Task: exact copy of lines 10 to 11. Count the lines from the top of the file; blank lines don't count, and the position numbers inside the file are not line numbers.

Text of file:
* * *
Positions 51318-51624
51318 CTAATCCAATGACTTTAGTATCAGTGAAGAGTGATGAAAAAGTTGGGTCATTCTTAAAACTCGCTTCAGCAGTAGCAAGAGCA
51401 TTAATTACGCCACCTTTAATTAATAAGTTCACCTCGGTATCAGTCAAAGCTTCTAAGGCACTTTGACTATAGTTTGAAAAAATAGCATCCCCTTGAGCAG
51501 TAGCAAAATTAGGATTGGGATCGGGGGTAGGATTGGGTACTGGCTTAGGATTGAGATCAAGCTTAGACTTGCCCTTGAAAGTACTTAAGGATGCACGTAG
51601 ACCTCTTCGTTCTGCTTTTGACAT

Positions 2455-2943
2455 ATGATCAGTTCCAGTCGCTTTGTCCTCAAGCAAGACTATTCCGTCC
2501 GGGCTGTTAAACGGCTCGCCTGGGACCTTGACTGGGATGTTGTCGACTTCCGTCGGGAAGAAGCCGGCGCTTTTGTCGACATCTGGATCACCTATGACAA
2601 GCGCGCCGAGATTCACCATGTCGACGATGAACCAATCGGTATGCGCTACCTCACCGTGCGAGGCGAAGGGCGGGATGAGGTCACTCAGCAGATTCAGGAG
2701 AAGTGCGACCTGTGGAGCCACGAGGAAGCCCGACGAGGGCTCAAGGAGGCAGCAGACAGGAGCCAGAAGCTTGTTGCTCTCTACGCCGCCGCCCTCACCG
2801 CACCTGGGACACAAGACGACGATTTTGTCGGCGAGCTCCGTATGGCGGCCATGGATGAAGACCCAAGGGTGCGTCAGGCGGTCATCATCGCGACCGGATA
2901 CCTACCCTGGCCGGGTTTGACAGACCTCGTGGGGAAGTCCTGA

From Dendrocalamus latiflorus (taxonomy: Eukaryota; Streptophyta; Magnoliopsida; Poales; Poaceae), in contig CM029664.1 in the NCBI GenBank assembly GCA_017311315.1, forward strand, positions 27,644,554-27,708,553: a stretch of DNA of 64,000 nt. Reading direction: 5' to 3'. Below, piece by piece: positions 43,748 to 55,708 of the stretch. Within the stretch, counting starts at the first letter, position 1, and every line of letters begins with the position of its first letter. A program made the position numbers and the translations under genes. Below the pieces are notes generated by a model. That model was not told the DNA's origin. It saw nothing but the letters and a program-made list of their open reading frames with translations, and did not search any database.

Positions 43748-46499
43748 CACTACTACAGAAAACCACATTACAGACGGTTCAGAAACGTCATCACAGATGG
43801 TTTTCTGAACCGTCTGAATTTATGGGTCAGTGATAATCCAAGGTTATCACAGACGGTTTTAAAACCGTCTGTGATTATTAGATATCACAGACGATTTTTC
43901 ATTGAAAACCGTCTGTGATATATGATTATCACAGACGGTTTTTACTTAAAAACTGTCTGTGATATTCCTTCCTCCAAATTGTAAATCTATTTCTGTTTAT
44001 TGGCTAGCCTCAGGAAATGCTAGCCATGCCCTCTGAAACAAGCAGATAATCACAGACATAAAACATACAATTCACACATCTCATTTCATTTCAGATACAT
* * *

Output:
2701 AAGTGCGACCTGTGGAGCCACGAGGAAGCCCGACGAGGGCTCAAGGAGGCAGCAGACAGGAGCCAGAAGCTTGTTGCTCTCTACGCCGCCGCCCTCACCG
2801 CACCTGGGACACAAGACGACGATTTTGTCGGCGAGCTCCGTATGGCGGCCATGGATGAAGACCCAAGGGTGCGTCAGGCGGTCATCATCGCGACCGGATA